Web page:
Category: Digital Identity

Maintain Online Privacy

One of the wonderful things about the Internet is the capacity to share information quickly and with a lot of people.

Conversely, one of the big problems with the Internet is people with malicious internet obtaining your confidential information.  Everyone from the ‘Big Brother’ of Facebook, Google and others watching everything we do to scammers trying to steal from us.

Here are some actions you can consider to protect your online security

  1. Have up to date anti-virus and anti-malware on all of your computer devices
  2. Don’t give out information that you don’t want scammers to have, unless you are sure of the person or website you are giving it to.
  3. Be careful – if something looks too good to be true then it’s likely to be a scam
  4. Never click on a link or open an attachment unless you are sure it is safe
  5. Avoid public WI-FI if you intend to access online banking or anything else that needs to be secure.

Website Browsing

There are a number of things you can do to make your website browsing more private and safer.

  • Use the privacy/incognito mode
  • Block web activity trackers
  • Block your ads
  • Use encrypted messengers
  • Get a VPN
  • Avoid non-https:// websites for input of confidential information
  • Clear your cookies regularly
  • Use secure/encrypted email providers

The  guide at https://thebestvpn.com/online-privacy-guide/ contains a lot more information on what you can do to maintain your online privacy.

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Tracking You Through Browser Fingerprinting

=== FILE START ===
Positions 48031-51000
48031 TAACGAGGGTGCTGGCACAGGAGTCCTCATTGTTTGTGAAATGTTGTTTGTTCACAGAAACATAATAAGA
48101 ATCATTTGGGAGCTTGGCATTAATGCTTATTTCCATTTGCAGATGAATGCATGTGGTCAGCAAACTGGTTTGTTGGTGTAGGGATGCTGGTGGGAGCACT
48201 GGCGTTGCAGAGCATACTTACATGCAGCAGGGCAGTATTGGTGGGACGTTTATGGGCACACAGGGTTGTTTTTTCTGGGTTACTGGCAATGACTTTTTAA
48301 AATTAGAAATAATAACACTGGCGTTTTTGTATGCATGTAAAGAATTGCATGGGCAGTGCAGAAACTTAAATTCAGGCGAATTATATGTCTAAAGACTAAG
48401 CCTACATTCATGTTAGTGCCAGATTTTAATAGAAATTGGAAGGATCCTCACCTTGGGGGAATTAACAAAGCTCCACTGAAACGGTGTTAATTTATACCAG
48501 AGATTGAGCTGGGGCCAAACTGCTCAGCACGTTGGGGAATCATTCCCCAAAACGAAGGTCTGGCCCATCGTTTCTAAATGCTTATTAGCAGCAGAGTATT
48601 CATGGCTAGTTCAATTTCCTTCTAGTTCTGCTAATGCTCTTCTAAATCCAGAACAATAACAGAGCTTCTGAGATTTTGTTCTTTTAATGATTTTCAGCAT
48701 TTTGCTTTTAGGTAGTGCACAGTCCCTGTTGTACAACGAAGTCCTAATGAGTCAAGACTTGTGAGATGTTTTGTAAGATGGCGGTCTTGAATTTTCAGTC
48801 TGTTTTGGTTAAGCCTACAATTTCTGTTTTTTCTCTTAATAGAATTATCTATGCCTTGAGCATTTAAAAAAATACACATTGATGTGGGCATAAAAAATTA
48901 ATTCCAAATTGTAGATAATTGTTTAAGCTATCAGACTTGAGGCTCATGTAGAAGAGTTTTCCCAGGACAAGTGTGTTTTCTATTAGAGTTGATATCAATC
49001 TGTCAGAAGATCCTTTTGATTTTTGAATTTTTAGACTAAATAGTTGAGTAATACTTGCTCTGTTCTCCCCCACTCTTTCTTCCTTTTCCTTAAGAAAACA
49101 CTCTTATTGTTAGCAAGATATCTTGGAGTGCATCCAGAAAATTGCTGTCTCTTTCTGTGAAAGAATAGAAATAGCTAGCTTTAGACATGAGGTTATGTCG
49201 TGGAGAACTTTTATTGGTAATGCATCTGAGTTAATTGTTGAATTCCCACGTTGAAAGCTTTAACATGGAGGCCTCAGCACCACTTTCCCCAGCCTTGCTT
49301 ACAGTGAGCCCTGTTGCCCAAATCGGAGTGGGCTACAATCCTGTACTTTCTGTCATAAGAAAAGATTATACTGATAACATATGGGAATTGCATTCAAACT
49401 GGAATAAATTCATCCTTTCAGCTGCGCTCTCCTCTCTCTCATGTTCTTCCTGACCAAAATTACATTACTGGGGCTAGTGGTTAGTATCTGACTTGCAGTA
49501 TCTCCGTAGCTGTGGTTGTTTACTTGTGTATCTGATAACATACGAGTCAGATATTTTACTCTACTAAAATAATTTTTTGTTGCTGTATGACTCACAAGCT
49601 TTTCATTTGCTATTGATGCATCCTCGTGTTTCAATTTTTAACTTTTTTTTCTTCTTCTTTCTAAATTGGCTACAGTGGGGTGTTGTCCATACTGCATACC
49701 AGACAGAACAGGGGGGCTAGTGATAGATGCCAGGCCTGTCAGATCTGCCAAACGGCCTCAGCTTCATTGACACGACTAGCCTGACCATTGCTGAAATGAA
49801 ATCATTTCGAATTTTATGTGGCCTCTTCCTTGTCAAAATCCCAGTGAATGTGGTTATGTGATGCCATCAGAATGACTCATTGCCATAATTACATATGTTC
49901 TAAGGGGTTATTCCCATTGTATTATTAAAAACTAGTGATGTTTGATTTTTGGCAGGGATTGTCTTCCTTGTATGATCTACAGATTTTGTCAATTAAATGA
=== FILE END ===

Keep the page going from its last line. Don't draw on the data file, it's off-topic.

Browser fingerprinting (also called device fingerprinting or online fingerprinting) refers to how some websites can track you across your Internet activities.

Basically it is the process of collecting information about your computer, not through cookies which is the usual method, but by how your device connects to the web sites. You don’t need to give permission to a web site to do this – it cannot be avoided.

These fingerprints can include data such as geographic location, the browser and operating system that is in use, screen resolution, system fonts, system architecture, browser plugins and system hardware.

All innocent stuff, but with enough such data, it is possible to track individuals across websites and use that information to build up a picture of the person.

That can be used for ‘positive’ reasons such as targeted advertising or for companies wanting to understand more about their customers or to restrict access to authorised users but can also be used for fraud.

There is no way to delete your browser fingerprint and no way to block it’s creation.

Some website owners and advertising networks share browser fingerprinting functionality to perform cross-site tracking. That means they use your online fingerprint to track you across the web, and collect details about you: your search history, shopping, news preferences and more.

If you have any experiences with these scams do let me know, by email.

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